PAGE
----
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Private Returns to Public Office

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Listed:
  • Raymond Fisman
  • Florian Schulz
  • Vikrant Vig

Abstract

The wealth accumulation of Indian parliamentarians using public disclosures required of all candidates since 2003 are studied. Annual asset growth of winners is on average 3 to 6 percentage points higher than runners-up. By performing a within-constituency com- parison where both runner-up and winner run in consecutive elections, and by looking at the subsample of very close elections, a range of alternative explanations for differential earnings of politicians and a relevant control group are ruled out. The “winner's premium" comes from parliamentarians holding positions in the Council of Ministers, with asset re- turns 13 to 29 percentage points higher than non-winners. The benefit of winning is also concentrated among incumbents, because of low asset growth for incumbent non-winners. [BREAD Working paper]. URL:[http://ipl.econ.duke.edu/bread/papers/working/344.pdf].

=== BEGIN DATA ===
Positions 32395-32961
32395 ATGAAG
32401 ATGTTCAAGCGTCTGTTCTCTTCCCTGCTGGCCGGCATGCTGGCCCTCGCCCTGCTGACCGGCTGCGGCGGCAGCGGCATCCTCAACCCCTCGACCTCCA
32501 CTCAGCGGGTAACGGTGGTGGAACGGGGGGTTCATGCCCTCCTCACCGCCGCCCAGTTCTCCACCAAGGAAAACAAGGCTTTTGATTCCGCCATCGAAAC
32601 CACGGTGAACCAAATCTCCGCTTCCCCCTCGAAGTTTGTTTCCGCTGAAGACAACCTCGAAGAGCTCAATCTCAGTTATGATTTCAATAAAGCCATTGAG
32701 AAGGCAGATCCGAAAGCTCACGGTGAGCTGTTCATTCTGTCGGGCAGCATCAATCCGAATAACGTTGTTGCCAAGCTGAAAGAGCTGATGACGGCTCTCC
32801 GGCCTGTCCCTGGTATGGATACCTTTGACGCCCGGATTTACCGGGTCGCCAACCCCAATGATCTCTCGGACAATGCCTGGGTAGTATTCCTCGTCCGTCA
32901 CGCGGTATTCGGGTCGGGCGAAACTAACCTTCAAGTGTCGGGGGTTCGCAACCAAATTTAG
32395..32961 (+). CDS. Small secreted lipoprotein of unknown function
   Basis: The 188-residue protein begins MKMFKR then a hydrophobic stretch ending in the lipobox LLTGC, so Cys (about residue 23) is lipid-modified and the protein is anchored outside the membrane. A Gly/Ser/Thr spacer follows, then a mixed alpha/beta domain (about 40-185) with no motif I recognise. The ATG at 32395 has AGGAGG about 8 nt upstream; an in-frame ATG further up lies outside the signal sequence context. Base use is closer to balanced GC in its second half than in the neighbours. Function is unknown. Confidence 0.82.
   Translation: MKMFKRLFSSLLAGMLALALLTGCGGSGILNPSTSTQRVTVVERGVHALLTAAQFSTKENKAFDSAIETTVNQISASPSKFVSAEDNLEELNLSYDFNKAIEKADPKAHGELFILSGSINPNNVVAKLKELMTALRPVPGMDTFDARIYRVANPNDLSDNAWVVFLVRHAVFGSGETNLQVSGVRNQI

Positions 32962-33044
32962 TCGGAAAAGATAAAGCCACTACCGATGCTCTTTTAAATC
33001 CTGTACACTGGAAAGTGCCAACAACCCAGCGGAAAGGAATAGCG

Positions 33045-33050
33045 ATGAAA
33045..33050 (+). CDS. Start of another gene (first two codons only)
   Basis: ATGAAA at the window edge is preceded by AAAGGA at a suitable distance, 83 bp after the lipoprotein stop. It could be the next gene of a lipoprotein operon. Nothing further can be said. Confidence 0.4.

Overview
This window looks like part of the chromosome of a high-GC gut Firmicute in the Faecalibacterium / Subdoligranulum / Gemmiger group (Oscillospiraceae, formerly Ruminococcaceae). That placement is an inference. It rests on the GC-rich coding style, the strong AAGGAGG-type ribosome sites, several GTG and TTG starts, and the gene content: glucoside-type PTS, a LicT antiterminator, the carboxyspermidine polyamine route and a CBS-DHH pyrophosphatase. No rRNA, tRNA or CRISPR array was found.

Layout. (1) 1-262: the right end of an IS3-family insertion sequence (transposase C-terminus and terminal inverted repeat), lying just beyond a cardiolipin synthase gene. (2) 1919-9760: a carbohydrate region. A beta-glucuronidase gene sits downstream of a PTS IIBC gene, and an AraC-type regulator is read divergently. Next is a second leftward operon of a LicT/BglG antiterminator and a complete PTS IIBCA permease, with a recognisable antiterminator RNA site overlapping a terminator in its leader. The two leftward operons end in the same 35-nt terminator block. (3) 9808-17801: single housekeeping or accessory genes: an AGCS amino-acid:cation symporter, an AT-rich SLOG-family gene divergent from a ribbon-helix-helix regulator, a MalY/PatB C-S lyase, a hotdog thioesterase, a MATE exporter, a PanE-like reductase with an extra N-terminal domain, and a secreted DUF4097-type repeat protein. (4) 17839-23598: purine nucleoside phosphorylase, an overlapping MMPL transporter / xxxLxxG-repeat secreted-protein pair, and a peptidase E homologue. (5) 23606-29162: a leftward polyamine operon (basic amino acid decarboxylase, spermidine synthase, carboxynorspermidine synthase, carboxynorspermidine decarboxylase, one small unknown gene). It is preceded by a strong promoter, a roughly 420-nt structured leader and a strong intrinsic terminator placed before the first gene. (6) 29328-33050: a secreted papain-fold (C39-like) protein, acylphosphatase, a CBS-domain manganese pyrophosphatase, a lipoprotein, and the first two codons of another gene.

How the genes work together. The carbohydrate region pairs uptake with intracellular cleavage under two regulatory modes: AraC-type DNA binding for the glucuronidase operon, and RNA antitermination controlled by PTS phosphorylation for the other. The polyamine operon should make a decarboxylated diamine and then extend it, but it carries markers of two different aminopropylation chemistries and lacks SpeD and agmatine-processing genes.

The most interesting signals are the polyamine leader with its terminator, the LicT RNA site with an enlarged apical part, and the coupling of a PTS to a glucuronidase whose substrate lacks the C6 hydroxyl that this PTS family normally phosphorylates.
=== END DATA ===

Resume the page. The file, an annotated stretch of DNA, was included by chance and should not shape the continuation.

Suggested Citation

  • Raymond Fisman & Florian Schulz & Vikrant Vig, 2012. "Private Returns to Public Office," Working Papers id:4979, eSocialSciences.
  • Handle: RePEc:ess:wpaper:id:4979
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    More about this item

    Keywords

    Private Returns; Public Office; Information disclosure; Indian politics; Regression discontinuity; Annual asset growth; Indian parliamentarians; asset growth; candidates; salary earnings; politicians' motivations;
    All these keywords.

    JEL classification:

    • D72 - Microeconomics - - Analysis of Collective Decision-Making - - - Political Processes: Rent-seeking, Lobbying, Elections, Legislatures, and Voting Behavior
    • D73 - Microeconomics - - Analysis of Collective Decision-Making - - - Bureaucracy; Administrative Processes in Public Organizations; Corruption
    • D78 - Microeconomics - - Analysis of Collective Decision-Making - - - Positive Analysis of Policy Formulation and Implementation

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